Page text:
SMART Landscape is a significant contribution to the conversation on sustainable landscape design, providing energy efficient models and water saving landscape ideas. There are many factors that would help realize energy efficient landscapes, including (but not limited to) the use of energy saving lamps, such as LED; the integration and adoption of renewable energy, including solar-powered and wind-powered landscape lighting; energy-efficient landscape design, particularly through the correct placement and selection of shade trees, and the creation of wind breaks. This book shows techniques for creating landscapes that also save water, for example by choosing correct planting materials; reducing stormwater run-off through the use of bio-swales, rain gardens and green roofs and walls; reducing water usage in landscapes through best-practice water-wise garden techniques, including irrigation using gray water. Permeable paving materials can also help to reduce stormwater runoff and allow rainwater to infiltrate into the ground and replenish groundwater rather than run into surface water systems.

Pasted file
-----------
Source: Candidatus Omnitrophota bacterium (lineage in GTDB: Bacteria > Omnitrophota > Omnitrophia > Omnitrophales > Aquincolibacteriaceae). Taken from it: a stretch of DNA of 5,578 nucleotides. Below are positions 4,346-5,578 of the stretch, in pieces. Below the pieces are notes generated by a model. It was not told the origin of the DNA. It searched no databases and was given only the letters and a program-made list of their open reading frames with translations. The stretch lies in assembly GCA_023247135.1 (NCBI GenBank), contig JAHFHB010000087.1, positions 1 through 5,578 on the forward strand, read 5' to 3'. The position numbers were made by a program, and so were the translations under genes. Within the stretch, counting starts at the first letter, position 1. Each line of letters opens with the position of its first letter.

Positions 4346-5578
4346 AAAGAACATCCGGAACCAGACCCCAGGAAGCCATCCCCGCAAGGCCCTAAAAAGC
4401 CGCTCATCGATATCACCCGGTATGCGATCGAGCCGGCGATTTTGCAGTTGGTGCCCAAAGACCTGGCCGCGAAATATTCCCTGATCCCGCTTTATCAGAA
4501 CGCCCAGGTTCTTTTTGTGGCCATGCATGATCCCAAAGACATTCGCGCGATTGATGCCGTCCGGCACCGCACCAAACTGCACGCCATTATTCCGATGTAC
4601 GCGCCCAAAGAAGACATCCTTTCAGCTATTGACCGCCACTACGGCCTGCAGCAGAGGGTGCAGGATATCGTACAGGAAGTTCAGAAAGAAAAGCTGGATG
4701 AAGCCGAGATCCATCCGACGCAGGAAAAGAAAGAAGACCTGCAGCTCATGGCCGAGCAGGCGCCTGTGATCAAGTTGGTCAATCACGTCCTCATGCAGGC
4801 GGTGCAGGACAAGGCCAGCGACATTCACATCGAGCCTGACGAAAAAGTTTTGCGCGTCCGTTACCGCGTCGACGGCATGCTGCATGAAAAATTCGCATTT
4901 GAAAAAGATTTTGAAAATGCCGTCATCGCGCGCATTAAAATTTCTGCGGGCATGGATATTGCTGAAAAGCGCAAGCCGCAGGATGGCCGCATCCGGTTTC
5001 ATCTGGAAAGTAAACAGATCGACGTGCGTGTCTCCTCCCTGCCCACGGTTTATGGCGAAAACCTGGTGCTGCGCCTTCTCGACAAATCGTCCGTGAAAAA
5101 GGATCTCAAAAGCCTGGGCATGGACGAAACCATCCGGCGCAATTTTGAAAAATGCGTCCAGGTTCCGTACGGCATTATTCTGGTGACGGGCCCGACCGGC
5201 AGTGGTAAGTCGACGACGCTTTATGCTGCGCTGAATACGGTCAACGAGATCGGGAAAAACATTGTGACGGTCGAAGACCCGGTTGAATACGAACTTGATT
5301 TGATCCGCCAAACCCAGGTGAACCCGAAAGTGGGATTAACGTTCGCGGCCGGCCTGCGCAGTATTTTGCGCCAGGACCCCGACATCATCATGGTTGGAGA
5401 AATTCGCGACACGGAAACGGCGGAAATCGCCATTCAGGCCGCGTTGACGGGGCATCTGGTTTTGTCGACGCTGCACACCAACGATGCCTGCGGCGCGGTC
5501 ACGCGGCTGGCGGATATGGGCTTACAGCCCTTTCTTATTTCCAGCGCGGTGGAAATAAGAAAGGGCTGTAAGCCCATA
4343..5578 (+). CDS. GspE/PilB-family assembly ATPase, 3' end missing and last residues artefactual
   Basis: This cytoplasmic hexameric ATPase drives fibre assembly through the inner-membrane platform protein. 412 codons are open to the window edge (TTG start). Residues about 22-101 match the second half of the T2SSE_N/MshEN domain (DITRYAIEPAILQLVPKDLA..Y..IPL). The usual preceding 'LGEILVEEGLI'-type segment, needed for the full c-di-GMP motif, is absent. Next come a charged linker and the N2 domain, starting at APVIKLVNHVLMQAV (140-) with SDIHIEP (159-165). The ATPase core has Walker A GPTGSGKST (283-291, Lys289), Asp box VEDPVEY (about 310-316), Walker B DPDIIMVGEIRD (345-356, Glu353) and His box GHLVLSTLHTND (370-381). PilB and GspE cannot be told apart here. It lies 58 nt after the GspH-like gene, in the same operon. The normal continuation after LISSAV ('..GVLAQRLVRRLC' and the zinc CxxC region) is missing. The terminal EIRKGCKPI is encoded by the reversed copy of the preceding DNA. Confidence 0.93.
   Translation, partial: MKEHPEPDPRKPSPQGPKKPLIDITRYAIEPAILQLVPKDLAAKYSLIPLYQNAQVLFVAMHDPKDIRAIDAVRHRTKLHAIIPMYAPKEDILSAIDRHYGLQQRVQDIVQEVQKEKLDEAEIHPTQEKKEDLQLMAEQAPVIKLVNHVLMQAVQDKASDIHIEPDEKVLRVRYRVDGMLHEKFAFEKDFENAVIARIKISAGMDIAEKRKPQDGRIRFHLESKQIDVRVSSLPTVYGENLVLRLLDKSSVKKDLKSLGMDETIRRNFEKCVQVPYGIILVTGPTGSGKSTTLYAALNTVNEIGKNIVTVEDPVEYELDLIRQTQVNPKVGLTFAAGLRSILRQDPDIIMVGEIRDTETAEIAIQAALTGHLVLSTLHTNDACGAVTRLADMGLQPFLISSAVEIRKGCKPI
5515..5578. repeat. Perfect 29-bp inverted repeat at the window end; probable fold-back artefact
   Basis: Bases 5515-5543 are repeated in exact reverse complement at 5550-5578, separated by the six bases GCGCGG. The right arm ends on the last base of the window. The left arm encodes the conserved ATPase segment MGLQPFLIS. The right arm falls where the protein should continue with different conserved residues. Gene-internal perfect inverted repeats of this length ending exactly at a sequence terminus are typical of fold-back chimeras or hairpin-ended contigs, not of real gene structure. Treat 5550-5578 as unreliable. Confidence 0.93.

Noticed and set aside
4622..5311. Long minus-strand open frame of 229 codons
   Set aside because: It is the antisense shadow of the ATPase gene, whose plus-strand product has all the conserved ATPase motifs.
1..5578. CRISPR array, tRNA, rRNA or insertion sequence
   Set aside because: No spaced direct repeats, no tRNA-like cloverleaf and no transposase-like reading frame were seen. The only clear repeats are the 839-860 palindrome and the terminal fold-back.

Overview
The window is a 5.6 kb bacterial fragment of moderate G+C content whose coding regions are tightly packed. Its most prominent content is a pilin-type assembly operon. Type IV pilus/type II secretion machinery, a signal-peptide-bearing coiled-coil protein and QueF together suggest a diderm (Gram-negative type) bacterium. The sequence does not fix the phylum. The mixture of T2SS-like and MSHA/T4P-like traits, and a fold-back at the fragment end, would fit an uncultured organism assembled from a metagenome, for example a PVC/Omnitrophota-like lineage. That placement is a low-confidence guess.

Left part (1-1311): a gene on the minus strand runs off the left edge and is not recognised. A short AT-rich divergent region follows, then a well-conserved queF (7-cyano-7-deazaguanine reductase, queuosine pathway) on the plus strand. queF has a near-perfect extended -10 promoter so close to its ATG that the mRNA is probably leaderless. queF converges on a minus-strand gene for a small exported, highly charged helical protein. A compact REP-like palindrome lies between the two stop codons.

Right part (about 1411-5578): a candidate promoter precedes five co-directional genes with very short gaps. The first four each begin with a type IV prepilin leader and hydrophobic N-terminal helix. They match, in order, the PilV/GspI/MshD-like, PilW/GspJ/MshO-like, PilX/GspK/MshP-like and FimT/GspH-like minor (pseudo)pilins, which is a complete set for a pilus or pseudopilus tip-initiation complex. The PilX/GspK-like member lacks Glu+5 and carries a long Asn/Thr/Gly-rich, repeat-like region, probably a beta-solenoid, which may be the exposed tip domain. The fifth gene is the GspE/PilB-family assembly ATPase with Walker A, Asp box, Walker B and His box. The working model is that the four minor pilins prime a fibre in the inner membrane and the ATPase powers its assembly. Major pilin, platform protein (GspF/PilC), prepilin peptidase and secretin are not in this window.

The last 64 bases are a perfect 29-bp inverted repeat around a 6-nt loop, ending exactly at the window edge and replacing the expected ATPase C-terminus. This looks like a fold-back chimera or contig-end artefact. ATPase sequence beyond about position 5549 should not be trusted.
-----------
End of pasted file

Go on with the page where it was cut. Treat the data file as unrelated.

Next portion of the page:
Laurie Olin's interest in public outdoor seating in parks and civic spaces revolves around two poles: the first is a concern for aspects of the ordinary in our settings and actions, the apparatus and effects of the quotidian in our individual lives and experience; the other is the utility of public seating in the conduct and potential of our role as citizens and the establishment of place and community. A not inconsiderable aspect of both is the engendering of pleasure. In a democracy we are expected to fulfill two potentials - those of private citizen and contributing member of a community. When sitting on a bench or chair in a park or plaza we inevitably participate in the life of a particular space, city, and society while simultaneously pursuing our own life with its demands and aspirations. Chairs and benches in their many varieties and situations are the setting (pun intended) for profoundly simple, albeit important, and largely unnoticed aspects of our lives.Humans are gregarious and habitually love to be together, often sitting about for hours at a time. Commonly this is for dining, whether singly or in groups, large or small. We sit in public places, in private ones, indoors and out, often doing nothing except watching the world. Over the course of centuries many devices have been developed for such purposes. Not a comprehensive history or survey, this is an appreciation derived from frequent, often iterative personal observation and constant professional engagement with the topic of seating, sometimes in gardens, but more particularly in public and civic environments. The book consists of a series of essays that begin with the author's personal discovery of public seating. An 'ah hah' moment as a young architect visiting Paris and his early experience as a designer is followed by a brief history of the evolution of public space and seating in the West. This is followed by an account of some of his experiments as a landscape architect, and the theory, craft, and role of seating in a number of prominent civic places his firm and others have designed in the past four decades. Along the way there are reflections on the author's interest in chairs, seating, public space, and aspects of the profession of landscape architecture. Accompanying the essays there are sketches, and watercolors made by Olin over time while travelling or working that weren't originally intended as book illustrations. Some are quick, hasty notes of something observed; others are more careful studies with, on occasion, measurements. Some were made leisurely while enjoying a felicitous moment or place, while others record the author puzzling through a particular design problem. Each in some way exemplifies aspects of the essays helping to articulate or sharpen the author's insights and point of view - those of a designer, not a historian or critic. They offer an alternative presentation of the topics raised, and a dialogue between writing and image - whether one of contrast, or at times, contrast.